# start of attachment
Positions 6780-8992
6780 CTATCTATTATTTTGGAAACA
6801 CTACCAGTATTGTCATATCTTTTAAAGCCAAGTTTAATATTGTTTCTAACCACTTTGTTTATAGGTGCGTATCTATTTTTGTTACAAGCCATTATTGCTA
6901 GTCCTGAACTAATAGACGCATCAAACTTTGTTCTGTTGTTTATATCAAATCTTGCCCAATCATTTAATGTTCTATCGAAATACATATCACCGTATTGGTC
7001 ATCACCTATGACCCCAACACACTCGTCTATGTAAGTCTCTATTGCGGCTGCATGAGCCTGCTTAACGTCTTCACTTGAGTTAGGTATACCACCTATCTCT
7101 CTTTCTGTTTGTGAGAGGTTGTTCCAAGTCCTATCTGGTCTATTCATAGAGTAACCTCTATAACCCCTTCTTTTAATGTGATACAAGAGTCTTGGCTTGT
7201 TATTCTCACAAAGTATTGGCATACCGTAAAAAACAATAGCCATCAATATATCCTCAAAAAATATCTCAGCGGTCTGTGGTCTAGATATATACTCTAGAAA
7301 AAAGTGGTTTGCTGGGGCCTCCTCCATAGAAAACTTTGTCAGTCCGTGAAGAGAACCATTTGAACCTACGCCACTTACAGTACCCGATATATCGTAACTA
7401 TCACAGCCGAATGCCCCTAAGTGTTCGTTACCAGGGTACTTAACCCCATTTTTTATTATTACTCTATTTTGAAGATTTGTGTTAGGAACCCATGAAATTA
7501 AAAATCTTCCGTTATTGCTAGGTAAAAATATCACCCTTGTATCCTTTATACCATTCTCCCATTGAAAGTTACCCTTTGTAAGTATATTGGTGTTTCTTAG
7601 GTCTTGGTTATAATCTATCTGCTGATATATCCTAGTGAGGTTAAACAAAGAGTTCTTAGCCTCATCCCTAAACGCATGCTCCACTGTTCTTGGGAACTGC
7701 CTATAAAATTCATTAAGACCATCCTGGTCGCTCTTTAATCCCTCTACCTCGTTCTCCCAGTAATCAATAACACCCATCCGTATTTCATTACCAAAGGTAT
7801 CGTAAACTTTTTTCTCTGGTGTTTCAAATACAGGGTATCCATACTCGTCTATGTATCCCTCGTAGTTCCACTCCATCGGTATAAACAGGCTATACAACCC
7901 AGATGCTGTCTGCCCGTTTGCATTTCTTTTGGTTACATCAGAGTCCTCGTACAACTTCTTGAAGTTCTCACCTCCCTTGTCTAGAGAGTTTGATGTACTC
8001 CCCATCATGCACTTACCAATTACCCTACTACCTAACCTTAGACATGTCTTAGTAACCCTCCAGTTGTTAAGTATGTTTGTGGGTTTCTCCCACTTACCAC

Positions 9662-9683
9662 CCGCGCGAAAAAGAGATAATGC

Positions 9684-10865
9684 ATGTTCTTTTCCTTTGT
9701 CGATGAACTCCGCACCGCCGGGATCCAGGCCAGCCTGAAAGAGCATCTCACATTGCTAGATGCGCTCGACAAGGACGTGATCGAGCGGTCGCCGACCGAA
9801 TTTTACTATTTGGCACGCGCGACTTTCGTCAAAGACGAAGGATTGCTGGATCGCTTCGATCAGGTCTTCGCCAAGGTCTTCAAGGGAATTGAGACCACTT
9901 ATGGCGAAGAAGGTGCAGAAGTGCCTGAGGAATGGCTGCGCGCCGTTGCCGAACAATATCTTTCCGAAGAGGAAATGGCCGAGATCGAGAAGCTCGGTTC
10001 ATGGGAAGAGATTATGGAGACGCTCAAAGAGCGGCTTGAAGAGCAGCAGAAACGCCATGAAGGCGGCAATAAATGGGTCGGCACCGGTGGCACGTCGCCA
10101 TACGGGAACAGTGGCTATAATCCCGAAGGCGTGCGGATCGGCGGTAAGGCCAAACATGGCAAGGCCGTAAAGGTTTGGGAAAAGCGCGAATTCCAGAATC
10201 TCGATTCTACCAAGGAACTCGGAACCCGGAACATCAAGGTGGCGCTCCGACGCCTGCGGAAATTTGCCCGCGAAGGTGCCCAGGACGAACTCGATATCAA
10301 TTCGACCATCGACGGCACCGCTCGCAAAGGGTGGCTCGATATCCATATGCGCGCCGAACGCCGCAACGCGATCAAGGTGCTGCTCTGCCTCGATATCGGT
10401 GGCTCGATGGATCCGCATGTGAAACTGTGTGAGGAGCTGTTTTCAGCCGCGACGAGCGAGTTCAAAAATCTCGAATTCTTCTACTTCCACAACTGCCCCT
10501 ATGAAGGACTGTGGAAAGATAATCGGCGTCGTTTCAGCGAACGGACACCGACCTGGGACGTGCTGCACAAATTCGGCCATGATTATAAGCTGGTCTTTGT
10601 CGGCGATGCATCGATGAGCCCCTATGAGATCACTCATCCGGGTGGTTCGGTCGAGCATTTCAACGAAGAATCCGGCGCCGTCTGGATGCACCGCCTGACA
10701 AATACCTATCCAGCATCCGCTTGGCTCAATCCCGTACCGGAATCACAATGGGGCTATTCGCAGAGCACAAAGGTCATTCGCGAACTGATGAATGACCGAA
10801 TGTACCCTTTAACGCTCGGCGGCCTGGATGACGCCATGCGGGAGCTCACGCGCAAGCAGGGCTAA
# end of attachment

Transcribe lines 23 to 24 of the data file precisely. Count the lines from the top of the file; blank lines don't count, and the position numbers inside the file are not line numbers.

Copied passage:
10001 ATGGGAAGAGATTATGGAGACGCTCAAAGAGCGGCTTGAAGAGCAGCAGAAACGCCATGAAGGCGGCAATAAATGGGTCGGCACCGGTGGCACGTCGCCA
10101 TACGGGAACAGTGGCTATAATCCCGAAGGCGTGCGGATCGGCGGTAAGGCCAAACATGGCAAGGCCGTAAAGGTTTGGGAAAAGCGCGAATTCCAGAATC